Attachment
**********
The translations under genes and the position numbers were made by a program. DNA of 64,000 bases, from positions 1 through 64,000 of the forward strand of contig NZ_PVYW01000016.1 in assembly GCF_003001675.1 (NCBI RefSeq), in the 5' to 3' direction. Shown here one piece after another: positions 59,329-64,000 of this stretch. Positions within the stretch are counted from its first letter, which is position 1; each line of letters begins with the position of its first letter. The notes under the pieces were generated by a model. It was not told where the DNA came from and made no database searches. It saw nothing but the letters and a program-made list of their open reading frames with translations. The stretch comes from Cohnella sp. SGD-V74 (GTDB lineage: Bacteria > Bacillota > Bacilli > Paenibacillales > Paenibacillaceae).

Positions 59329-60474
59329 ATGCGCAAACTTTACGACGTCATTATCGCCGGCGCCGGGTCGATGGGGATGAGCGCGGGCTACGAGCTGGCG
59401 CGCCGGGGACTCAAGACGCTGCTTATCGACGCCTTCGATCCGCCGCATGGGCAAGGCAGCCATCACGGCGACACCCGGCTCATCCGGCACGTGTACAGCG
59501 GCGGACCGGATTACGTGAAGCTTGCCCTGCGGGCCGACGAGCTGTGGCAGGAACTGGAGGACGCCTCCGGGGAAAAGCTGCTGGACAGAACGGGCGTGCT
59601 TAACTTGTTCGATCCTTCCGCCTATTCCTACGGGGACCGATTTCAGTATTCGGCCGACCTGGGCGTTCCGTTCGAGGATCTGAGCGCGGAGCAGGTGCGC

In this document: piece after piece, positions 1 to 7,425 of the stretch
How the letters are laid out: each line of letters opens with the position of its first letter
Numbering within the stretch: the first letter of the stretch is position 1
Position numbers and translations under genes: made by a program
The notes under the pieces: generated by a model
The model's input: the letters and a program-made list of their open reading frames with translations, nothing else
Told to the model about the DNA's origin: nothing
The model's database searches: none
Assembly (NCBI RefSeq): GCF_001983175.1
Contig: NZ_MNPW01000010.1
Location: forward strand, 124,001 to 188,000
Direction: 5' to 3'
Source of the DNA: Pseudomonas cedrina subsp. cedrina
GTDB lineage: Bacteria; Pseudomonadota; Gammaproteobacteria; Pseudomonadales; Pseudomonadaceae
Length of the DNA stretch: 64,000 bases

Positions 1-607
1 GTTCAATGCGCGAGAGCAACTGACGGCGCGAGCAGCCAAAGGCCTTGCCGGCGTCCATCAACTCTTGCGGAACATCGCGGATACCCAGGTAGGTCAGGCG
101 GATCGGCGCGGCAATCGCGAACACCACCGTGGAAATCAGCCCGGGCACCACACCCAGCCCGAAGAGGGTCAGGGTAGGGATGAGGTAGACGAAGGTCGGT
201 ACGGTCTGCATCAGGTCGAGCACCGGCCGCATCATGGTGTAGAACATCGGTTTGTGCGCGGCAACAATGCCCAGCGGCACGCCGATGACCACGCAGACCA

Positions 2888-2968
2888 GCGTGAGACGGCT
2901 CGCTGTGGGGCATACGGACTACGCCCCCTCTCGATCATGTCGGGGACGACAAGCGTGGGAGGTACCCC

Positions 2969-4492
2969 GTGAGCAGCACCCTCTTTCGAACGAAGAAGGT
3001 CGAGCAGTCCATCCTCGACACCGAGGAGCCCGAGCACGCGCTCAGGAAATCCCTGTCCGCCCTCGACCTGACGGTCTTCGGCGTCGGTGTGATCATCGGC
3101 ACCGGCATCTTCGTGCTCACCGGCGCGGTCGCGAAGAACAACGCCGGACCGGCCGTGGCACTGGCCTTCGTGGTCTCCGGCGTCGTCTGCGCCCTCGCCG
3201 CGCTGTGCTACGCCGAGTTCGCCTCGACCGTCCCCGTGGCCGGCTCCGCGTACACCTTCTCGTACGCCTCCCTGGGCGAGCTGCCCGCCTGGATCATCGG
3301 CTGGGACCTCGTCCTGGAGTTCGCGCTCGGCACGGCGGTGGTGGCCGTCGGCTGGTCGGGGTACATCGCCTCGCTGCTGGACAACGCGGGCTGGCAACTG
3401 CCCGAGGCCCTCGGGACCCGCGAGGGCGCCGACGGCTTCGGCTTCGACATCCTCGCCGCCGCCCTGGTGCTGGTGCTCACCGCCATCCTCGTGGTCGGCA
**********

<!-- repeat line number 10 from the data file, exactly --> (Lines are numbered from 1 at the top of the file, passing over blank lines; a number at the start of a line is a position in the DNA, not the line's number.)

Position numbers and translations under genes: made by a program